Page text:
It's just over three months since Not What We Call Love was released (feels like a lot longer!) so I thought it was high-time I reflected on it.
Releasing music into the world as an unknown, independent unsigned artist is a funny old thing. Before I say any more about the experience I should start by saying, the fact that I can distribute an album worldwide for $65 is almost unbelievable to me; my 17 year old self for sure would have thought it an impossible dream. If you are a young artist reading this, never take that for granted - it's an incredible thing to be so easily able to make your music available to be heard by anyone... anywhere!
That said, there are of course pros and cons to everything! However prepared you are for your lovingly crafted opus to be lost in the evermore rapidly swelling ocean of new music that the digital revolution has created... nothing can really fully prepare you for the levels of disinterest that you will face! Particularly (as I am sure I am not alone in experiencing) amongst your closest friends!
Fortunately I was at least somewhat prepared as I had gone into this project under no illusions! My philosophy on releasing this music was all about honouring the creative energy and process that had allowed me to make the album in the first place. I simply wanted to honour it by putting the music out with as much conviction as I could; to be courageous enough to say 'This is my music, and I think it is good enough to warrant your time.' In that respect I can say the album has been a great success.
What a generally low key release does mean though, is that when someone does listen and then even take time to be generous with their words - it is a joy of increased measure! It means exponentially more to me now! It has become something to greatly treasure, like anything rare, its value increases! I really feel the compliment of someone taking time to listen, let alone say anything nice. As one of my favourites, Brené Brown, is fond of saying 'Time is a non-renewable resource', I appreciate how valuable time is and the honour that is bestowed when people give it to listening to my songs.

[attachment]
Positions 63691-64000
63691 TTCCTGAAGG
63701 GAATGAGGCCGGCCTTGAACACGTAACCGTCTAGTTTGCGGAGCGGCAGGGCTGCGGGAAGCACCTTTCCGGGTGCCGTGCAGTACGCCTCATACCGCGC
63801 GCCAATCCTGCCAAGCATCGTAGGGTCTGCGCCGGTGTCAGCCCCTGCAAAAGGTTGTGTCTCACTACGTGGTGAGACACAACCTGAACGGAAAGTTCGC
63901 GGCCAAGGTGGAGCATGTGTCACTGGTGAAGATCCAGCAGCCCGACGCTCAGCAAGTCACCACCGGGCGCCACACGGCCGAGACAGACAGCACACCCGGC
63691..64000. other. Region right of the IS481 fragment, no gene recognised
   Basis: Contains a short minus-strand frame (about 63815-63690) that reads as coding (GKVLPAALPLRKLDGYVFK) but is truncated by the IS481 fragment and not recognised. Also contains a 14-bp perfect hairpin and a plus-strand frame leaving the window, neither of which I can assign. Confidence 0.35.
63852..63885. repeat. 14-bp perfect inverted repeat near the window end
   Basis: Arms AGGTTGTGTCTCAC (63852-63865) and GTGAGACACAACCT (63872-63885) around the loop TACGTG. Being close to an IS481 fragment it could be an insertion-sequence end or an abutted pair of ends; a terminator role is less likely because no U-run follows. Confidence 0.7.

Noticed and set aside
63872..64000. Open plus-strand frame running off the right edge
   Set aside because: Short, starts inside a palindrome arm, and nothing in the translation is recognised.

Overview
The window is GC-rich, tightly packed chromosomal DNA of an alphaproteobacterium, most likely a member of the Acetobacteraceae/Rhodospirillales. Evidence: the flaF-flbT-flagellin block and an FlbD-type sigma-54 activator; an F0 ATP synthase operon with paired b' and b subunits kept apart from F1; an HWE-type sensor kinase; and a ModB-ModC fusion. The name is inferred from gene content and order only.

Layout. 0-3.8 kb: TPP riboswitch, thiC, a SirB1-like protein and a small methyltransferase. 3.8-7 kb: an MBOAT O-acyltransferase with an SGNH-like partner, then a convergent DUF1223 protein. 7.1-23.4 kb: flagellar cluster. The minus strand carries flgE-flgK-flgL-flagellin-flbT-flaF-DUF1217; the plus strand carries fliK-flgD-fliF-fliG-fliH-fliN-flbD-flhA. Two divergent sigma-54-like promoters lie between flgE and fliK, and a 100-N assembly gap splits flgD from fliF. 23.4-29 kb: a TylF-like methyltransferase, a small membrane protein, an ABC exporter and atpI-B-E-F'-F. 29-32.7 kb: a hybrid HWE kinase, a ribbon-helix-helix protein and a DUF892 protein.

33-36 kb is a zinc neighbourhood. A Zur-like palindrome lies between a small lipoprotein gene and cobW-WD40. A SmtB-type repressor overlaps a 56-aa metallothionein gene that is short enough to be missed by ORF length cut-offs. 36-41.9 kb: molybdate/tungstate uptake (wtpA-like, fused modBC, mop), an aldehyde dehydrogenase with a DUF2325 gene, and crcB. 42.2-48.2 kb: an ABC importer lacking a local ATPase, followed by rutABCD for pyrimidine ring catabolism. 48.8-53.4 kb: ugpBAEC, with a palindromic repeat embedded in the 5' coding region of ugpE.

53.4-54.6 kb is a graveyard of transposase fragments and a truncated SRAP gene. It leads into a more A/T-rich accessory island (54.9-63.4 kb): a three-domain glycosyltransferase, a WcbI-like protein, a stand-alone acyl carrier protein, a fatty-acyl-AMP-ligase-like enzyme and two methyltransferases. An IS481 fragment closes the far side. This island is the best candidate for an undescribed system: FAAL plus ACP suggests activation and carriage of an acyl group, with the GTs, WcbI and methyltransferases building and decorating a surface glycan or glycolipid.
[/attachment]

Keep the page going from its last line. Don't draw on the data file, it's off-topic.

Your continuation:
As far as any other measures of 'success' goes... I don't even know what they are, for someone in my position. I mean I set a very vague goal of trying to 'get as many people as possible to hear the album' but I had no real frame of reference or yardstick! I worked out quickly that it is a pointless exercise to compare your own streaming figures to others! So all I have in the end is the phenomenon I speak of above... every single listen becoming a treasure! So from within that paradigm, to say that the number of streams that the songs from the album have collectively accumulated is close to 6000 on Spotify alone means a lot!
To be fair, that number is mostly made up from the singles - which collectively made it on to many Spotify playlists, including, admittedly, some bewilderingly random ones! This is to say that many many of those listen will have been entirely unconscious as people played the playlists while they did their chores, or as the playlist played in the hairdressers or whatever... but still .. I'll take those listens! In all likelihood the truer number of people that have gone out of their way to listen to the album or a single is in the hundreds - but every single one of those hundreds is a gift of someone's time and is a treasure to me.